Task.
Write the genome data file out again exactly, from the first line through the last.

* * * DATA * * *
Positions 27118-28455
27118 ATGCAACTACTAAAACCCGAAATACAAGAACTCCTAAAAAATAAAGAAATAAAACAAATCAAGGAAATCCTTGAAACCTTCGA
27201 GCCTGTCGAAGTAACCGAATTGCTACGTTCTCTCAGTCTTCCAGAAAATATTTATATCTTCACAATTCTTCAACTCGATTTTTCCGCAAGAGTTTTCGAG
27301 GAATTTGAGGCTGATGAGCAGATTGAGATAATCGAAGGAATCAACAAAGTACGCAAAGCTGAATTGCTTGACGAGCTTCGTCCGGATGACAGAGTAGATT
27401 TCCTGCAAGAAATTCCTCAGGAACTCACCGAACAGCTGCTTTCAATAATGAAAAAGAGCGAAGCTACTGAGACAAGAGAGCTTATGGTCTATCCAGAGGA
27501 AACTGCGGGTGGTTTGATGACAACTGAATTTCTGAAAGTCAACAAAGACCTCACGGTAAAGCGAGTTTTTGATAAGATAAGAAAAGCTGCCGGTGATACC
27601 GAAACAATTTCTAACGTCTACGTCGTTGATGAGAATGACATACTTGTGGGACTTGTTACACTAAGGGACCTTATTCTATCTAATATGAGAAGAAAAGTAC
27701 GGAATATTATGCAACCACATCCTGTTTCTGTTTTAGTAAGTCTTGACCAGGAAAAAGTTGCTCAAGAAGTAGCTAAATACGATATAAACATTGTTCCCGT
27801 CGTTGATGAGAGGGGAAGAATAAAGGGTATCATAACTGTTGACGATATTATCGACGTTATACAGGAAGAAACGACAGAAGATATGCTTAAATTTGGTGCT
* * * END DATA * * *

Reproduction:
Positions 27118-28455
27118 ATGCAACTACTAAAACCCGAAATACAAGAACTCCTAAAAAATAAAGAAATAAAACAAATCAAGGAAATCCTTGAAACCTTCGA
27201 GCCTGTCGAAGTAACCGAATTGCTACGTTCTCTCAGTCTTCCAGAAAATATTTATATCTTCACAATTCTTCAACTCGATTTTTCCGCAAGAGTTTTCGAG
27301 GAATTTGAGGCTGATGAGCAGATTGAGATAATCGAAGGAATCAACAAAGTACGCAAAGCTGAATTGCTTGACGAGCTTCGTCCGGATGACAGAGTAGATT
27401 TCCTGCAAGAAATTCCTCAGGAACTCACCGAACAGCTGCTTTCAATAATGAAAAAGAGCGAAGCTACTGAGACAAGAGAGCTTATGGTCTATCCAGAGGA
27501 AACTGCGGGTGGTTTGATGACAACTGAATTTCTGAAAGTCAACAAAGACCTCACGGTAAAGCGAGTTTTTGATAAGATAAGAAAAGCTGCCGGTGATACC
27601 GAAACAATTTCTAACGTCTACGTCGTTGATGAGAATGACATACTTGTGGGACTTGTTACACTAAGGGACCTTATTCTATCTAATATGAGAAGAAAAGTAC
27701 GGAATATTATGCAACCACATCCTGTTTCTGTTTTAGTAAGTCTTGACCAGGAAAAAGTTGCTCAAGAAGTAGCTAAATACGATATAAACATTGTTCCCGT
27801 CGTTGATGAGAGGGGAAGAATAAAGGGTATCATAACTGTTGACGATATTATCGACGTTATACAGGAAGAAACGACAGAAGATATGCTTAAATTTGGTGCT